Everyone needs an Aunt Lorraine. Born on 111222 as she liked to say, she’s been on my mind for several days, and I’m celebrating her 94th birthday as I write this, though she “stepped out” several years ago (her expression).
She was the picture of hard work, waking every day at 5:00AM; self-sufficiency, who held herself accountable to high standards; and perseverance, as she quietly fought gender issues in the late 40’s and early 50’s while in med school and early in her career. She relied on her Christian faith, and dutifully studied not only the Bible, but knew that a wise person was also familiar with the beliefs and teachings of other faiths. How could she understand others if she didn’t take the time to personally know their core values, especially when they moved into the neighborhood? She certainly wasn’t going to depend on the media for that. But above all else, it was her compassion that set her apart from anyone I’ll ever know, and she was the first to give help, never questioning nor judging.
I didn’t know her well as I was growing up. While my father, her older brother, moved his family west from their Milwaukee home to western Wisconsin, she moved east to Detroit to continue her medical education and begin her practice. Consequently, our paths only crossed once or twice a year on holidays. But when both of my parents got sick with cancer within months of each other, she became our medical translator, and it was Aunt Lorraine who called me to give me my father’s diagnosis. Our bond strengthened from that point on.
I lost my mom when I was 26, less than a year later, my dad, and at the end of the next year, I was caught up in the great recession of 1982 and lost my teaching job. With all three of my older siblings settled, and my refusal to grow up, I was floundering. So while I should have been looking for a job, I traveled to England and Scotland and spent a month rediscovering fun. I have never regretted that trip.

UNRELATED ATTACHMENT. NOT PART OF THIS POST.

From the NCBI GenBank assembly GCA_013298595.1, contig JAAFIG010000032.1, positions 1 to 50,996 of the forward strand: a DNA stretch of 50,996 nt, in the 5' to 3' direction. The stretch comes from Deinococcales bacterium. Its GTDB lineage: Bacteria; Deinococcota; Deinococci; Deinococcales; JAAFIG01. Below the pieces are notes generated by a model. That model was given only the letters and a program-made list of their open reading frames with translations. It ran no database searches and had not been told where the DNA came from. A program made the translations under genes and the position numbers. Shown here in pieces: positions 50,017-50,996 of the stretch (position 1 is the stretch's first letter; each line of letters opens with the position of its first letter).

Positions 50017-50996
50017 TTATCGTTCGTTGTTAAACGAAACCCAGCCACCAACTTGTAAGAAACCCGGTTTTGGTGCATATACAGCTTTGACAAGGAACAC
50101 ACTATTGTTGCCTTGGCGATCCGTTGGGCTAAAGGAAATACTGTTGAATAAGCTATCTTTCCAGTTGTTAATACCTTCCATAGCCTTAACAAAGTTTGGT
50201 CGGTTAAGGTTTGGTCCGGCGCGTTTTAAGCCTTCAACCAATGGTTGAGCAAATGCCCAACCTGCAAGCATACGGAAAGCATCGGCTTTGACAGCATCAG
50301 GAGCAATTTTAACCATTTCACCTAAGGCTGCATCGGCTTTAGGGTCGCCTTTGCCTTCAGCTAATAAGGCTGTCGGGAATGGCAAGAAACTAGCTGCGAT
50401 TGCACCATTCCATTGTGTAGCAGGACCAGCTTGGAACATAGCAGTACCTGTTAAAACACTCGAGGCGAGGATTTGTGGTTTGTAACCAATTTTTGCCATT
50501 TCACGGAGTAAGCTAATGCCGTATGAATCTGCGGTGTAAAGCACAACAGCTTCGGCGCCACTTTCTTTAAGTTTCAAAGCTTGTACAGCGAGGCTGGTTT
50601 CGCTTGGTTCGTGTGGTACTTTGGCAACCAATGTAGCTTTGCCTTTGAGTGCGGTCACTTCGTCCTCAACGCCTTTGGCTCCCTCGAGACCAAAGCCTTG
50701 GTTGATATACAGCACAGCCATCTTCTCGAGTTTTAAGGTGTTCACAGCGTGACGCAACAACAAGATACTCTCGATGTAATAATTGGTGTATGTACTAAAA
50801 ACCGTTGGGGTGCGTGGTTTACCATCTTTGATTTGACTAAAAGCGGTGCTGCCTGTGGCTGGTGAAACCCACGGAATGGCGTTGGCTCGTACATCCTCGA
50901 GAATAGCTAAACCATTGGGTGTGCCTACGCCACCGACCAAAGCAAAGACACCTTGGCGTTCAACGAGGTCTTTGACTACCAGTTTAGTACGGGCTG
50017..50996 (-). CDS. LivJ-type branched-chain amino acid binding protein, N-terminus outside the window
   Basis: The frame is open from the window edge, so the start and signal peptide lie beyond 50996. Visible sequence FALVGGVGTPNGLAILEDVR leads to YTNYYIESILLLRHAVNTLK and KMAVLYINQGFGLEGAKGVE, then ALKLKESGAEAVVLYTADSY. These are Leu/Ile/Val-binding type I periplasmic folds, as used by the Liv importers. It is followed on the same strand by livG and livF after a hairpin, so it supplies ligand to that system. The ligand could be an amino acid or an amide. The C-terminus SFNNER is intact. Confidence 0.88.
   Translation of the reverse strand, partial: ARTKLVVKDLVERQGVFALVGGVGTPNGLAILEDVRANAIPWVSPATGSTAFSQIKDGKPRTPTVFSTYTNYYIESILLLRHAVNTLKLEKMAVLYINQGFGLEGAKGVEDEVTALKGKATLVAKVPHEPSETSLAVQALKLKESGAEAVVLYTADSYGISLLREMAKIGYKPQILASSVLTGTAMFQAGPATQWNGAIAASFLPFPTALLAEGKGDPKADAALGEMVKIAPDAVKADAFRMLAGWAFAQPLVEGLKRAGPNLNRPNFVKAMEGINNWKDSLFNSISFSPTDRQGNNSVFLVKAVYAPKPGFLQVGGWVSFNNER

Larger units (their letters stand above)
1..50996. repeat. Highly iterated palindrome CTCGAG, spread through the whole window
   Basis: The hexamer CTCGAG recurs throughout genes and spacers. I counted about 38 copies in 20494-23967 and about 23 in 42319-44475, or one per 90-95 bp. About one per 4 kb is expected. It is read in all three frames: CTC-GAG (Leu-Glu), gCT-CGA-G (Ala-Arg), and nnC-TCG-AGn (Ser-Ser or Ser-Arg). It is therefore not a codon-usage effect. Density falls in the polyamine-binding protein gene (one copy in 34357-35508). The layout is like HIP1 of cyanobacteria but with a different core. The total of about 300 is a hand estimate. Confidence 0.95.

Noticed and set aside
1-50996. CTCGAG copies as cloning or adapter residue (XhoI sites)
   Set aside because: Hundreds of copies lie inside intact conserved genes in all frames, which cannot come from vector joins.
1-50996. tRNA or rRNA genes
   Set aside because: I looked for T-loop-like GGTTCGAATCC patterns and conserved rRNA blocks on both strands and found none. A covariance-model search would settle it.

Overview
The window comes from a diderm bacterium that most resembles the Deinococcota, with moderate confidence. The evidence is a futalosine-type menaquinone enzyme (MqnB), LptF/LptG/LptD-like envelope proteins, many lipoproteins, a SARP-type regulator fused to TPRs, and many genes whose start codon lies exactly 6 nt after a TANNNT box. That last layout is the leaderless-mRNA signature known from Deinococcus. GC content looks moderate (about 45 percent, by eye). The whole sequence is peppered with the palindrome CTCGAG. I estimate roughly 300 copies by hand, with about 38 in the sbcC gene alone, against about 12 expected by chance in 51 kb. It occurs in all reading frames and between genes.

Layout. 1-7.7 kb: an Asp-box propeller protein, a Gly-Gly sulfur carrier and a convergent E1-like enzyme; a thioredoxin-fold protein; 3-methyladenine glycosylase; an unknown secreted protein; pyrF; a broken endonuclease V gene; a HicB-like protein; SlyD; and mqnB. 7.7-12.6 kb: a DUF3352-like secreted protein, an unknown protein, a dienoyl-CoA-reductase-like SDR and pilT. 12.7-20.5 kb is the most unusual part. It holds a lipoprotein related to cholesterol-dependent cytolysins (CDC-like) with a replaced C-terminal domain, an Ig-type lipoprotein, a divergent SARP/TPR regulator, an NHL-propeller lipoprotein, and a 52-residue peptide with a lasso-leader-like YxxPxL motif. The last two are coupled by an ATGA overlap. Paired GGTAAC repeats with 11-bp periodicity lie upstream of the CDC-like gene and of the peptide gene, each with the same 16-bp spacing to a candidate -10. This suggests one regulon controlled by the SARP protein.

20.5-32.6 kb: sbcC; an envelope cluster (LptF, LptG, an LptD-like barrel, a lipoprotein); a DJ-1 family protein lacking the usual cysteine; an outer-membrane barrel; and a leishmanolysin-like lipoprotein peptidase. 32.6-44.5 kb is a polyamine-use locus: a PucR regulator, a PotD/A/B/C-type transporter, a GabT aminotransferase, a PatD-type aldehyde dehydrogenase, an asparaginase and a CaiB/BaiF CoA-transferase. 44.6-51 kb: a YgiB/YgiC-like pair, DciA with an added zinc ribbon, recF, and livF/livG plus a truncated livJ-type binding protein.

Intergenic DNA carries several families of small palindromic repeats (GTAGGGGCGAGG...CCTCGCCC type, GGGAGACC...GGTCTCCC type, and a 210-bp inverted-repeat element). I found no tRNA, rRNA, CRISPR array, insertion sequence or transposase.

At Aunt Lorraine’s invitation, I joined her in Detroit and began my life as a Michiganian. I’ve always considered what a blessing it was that my parents nurtured my personal development for the first 26 years, before they passed me on to her for the next 30 years. Even though most of my peers had begun the next chapter of their lives through marriage and starting their own families, they continued to turn to their folks, or another trusted adult, for advice or consultation as they wrestled with relationships, parenting, careers, or major life decisions. And that’s the role she played in my life, cheering me along the way.
So the point of all of this? Everyone needs an Aunt Lorraine, but more importantly, everyone needs to be an Aunt Lorraine. It’s not her words that I remember, but how she lived her life, and I am so grateful for that. Hard work, self-sufficiency, perseverance, faith and compassion. I fear her effort to impart each of these qualities on me fell short, but thinking of her has been calming for me lately.
What we model to others leaves a more lasting message than what we say. As I wrap up this week, I am more mindful of this lesson and wonder what I’ve been teaching? Happy Birthday, Aunt Lorraine. You gave me a great gift.